r"""
This model is a special case of the power law model, deriving its special name
from the Porod Law which it models, where the power law exponent is fixed to -4.
.. math:: I(q) = C/q^4 + Background
Where the power law constant $C$ in this case is just the scale factor.
The Porod law, similar to the Guinier model, is a broadly applicable model to a
very restricted portion of the data. While the Guinier model applies to any
dilute particulate system regardless of shape or size but only to the very low
$q$ (being a taylor expansion around $q$ = 0), the Porod Law applies to any
scattering system with sharp scattering length density interfaces between the
phases but only at very high $q$ (technically in the limit as $q \to \infty$ ..
except of course that, practically, the continuum approach breaks down there).
It is based on the idea that at sufficiently high $q$ there is no shape
information left and all scattering is just reflections off the sharp
interfaces.
In the special case of a two phase system, the power law constant $C$ derived
from the appropriate $q$ limit portion of the data is known as the Porod
Constant and can be written as:
.. math:: C = 2\pi (\Delta\rho)^2 S_v
where $S_v$ is the specific surface area (ie, surface area / volume) of the
material under study, and $\Delta\rho$ is the contrast factor between the two
phases.
Thus, by extracting the Porod Constant from experimental data, and
knowing the contrast factor between the two phases, one can obtain the specific
surface area for the material. This can be very useful for example in
understanding porosity in materials, particularly when used in conjunction
with complementary techniques such as BET.
.. Note:: While it is straightforward to calculate the specific surface area,
$S_v$ of the material from the Porod Constant returned here, the Invariant
analysis panel will also compute the $S_v$ by entering the contrast term
and the Porod Constant obtained here into the appropriate entry boxes.
There are, however, several caveats regarding obtaining a good experimental
value of the Porod Constant.
* First, as it is the scale value, the data **must** be on an absolute scale.
* Next of course, there must be a sufficiently large $q$ range that is in
the Porod region to be able to be fit. But this may not always be
possible: for example, polymer coils in solution will often not reach that
limit within typical SAS ranges, nor even the $q$ ranges where the
continuum approach of using the SLD is even valid.
* For highly monodisperse systems with limited resolution smearing, the
data will contain large oscillations which will make the estimate from
this fit unreliable. It will vary depending on the exact range of the fit
that is chosen. This is because numerical integration using a finite
number of points cannot properly capture the exact area under the data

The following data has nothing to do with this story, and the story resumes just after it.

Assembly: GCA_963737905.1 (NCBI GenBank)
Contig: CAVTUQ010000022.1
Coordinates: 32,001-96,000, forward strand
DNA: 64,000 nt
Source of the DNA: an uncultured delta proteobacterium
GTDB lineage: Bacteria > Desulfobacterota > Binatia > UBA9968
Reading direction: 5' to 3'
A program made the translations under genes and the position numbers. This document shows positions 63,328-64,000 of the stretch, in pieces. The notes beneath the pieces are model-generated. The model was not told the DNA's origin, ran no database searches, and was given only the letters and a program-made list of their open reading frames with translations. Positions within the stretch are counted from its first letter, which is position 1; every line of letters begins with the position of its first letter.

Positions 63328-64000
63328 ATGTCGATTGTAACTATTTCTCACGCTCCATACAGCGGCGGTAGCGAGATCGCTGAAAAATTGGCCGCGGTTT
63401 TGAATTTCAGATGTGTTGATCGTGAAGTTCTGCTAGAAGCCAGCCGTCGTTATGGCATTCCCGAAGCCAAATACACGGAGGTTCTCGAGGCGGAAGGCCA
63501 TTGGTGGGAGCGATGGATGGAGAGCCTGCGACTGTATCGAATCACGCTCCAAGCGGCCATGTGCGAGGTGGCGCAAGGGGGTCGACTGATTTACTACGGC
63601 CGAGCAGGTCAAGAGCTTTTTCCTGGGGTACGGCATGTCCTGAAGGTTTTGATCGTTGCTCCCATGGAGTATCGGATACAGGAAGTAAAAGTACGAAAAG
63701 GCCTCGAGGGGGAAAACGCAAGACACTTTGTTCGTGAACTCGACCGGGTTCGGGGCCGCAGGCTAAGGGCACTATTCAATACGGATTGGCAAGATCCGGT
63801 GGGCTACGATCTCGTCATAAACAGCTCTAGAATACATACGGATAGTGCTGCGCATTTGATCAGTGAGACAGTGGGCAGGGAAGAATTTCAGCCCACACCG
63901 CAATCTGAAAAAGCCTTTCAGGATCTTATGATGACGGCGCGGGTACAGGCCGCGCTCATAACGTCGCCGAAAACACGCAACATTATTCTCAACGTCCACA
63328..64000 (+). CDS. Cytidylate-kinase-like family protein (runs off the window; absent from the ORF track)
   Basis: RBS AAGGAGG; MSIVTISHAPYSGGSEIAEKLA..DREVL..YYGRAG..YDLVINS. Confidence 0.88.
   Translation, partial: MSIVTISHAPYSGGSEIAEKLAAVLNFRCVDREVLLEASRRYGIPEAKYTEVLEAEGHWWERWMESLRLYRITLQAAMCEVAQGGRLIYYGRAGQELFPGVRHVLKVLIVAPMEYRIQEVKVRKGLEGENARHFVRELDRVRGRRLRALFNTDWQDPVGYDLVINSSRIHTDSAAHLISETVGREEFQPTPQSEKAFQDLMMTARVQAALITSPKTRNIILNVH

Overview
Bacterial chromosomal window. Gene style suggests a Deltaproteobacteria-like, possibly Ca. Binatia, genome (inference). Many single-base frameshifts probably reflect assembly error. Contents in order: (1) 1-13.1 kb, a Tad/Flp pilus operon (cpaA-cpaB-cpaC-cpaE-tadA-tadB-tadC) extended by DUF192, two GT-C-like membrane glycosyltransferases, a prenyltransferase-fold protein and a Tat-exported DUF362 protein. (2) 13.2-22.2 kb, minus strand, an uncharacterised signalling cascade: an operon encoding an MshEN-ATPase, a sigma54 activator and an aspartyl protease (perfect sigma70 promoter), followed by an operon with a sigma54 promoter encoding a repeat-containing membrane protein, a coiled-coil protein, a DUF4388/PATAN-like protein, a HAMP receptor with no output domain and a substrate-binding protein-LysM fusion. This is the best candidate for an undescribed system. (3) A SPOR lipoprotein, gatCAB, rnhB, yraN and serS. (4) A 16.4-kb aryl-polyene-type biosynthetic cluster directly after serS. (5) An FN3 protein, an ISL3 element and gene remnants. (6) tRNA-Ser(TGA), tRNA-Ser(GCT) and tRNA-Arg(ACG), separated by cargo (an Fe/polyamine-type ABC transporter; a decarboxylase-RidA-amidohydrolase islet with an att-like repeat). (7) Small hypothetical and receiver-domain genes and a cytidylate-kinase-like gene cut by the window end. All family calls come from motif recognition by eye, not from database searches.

across these very sharp dips.
* Ironically, large resolution smearing, and/or polydispersity smearing,
will make the value obtained much more consistent and reliable. Thus the
problem is less severe for typical real data than for simulated data that
does not simulate any resolution smearing.
* If in any doubt, using several values of $q_{min}$ in the fitting, and
comparing with the value obtained in a different manner, is highly
advisable. One such method uses the Porod plot ($I(q)* q^4$ vs. $q^4$).
Fitting the highest $q$ (strictly speaking $q^4$) data to a straight line
using as much of the high $q$ as fits well to a straight line, yields a
slope which is the flat background and an intercept which is the Porod
Constant.
For 2D data: The 2D scattering intensity is calculated in the same way as 1D,
where the q vector is defined as
.. math:: q = \sqrt{q_x^2+q_y^2}
References
----------
#. G Porod. *Kolloid Zeit*. 124 (1951) 83
#. L A Feigin, D I Svergun, G W Taylor. *Structure Analysis by Small-Angle
X-ray and Neutron Scattering*. Springer. (1987)
Authorship and Verification
----------------------------
* **Author:**
* **Last Modified by: Paul Butler, 28Mar2020**
* **Last Reviewed by:**
"""
import numpy as np
from numpy import inf, errstate
name = "porod"
title = "Porod function"
description = """\
I(q) = scale/q^4 + background
"""
category = "shape-independent"
parameters = []
def Iq(q):
"""
@param q: Input q-value
"""
with errstate(divide='ignore'):
return q**-4
Iq.vectorized = True # Iq accepts an array of q values
def random():
"""Return a random parameter set for the model."""
sld, solvent = np.random.uniform(-0.5, 12, size=2)
radius = 10**np.random.uniform(1, 4.7)
Vf = 10**np.random.uniform(-3, -1)
scale = 1e-4 * Vf * 2*np.pi*(sld-solvent)**2/(3*radius)
pars = dict(
scale=scale,
)
return pars
tests = [
[{'scale': 0.00001, 'background':0.01}, 0.04, 3.916250],
[{}, 0.0, inf],
]